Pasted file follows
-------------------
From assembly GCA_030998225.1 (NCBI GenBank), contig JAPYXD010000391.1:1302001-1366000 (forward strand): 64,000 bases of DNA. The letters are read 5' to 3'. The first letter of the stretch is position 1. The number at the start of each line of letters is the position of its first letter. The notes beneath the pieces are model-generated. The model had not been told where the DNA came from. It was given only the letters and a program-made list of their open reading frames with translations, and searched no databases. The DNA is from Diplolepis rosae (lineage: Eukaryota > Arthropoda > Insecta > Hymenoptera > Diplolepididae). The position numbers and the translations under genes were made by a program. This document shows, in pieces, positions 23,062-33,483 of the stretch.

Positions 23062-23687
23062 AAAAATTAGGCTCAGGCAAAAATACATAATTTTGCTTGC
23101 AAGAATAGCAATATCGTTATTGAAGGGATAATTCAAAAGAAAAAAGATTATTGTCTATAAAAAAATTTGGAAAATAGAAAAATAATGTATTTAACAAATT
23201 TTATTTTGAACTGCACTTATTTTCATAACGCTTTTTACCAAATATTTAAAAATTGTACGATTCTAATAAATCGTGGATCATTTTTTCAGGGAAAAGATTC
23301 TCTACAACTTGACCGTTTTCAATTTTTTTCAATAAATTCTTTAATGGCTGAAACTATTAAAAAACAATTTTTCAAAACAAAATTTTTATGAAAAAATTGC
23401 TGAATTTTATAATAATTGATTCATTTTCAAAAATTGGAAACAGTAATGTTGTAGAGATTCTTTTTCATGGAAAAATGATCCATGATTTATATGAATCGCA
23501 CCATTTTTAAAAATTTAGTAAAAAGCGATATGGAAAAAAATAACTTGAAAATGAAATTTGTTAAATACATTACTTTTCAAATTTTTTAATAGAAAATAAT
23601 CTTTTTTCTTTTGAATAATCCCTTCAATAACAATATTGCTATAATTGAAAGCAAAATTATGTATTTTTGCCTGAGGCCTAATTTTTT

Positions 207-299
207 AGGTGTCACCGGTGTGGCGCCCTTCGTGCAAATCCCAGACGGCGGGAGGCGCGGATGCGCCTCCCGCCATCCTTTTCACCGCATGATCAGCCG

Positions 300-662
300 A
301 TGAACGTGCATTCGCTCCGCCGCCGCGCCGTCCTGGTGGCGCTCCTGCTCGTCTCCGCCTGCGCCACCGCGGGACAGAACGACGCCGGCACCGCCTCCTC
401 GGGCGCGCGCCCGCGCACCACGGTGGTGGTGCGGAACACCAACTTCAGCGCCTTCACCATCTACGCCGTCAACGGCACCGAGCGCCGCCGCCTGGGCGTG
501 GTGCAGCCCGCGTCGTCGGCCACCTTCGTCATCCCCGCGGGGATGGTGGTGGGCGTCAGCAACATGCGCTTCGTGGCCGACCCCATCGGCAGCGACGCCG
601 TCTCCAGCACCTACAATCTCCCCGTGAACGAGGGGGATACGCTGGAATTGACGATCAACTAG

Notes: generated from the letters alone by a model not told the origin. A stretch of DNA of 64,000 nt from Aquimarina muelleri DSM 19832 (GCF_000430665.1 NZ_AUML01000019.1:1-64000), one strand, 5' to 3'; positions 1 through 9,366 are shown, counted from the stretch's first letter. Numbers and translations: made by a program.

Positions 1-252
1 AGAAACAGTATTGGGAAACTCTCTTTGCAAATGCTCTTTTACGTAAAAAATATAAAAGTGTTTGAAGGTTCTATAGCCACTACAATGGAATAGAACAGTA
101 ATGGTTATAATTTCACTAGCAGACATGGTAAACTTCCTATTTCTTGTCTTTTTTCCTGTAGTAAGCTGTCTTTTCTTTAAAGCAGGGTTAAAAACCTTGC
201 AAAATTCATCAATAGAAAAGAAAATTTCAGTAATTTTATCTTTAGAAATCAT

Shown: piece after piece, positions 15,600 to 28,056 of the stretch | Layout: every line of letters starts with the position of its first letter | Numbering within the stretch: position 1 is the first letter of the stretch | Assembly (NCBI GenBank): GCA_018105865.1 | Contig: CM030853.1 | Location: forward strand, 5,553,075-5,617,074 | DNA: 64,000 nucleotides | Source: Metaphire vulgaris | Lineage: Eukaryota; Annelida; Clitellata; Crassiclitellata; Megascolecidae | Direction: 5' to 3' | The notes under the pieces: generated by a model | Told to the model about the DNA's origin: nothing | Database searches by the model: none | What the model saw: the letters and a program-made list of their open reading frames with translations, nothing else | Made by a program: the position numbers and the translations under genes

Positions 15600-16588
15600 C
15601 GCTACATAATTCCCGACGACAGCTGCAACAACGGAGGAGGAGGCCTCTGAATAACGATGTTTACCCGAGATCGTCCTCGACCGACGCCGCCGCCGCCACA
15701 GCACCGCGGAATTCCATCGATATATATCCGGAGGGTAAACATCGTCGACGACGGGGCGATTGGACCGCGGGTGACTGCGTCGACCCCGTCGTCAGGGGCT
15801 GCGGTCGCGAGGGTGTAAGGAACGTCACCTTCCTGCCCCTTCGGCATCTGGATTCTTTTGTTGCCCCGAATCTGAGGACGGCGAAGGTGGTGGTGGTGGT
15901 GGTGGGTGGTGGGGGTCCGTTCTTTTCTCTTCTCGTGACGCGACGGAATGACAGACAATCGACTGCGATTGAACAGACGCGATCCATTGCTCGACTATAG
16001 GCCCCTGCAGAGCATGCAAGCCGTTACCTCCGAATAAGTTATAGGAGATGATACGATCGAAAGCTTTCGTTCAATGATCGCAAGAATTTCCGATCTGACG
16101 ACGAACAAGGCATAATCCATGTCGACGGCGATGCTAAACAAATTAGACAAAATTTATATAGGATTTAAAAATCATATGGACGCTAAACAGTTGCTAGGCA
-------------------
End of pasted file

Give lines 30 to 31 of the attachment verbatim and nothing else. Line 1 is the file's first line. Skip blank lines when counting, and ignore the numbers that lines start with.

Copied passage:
16001 GCCCCTGCAGAGCATGCAAGCCGTTACCTCCGAATAAGTTATAGGAGATGATACGATCGAAAGCTTTCGTTCAATGATCGCAAGAATTTCCGATCTGACG
16101 ACGAACAAGGCATAATCCATGTCGACGGCGATGCTAAACAAATTAGACAAAATTTATATAGGATTTAAAAATCATATGGACGCTAAACAGTTGCTAGGCA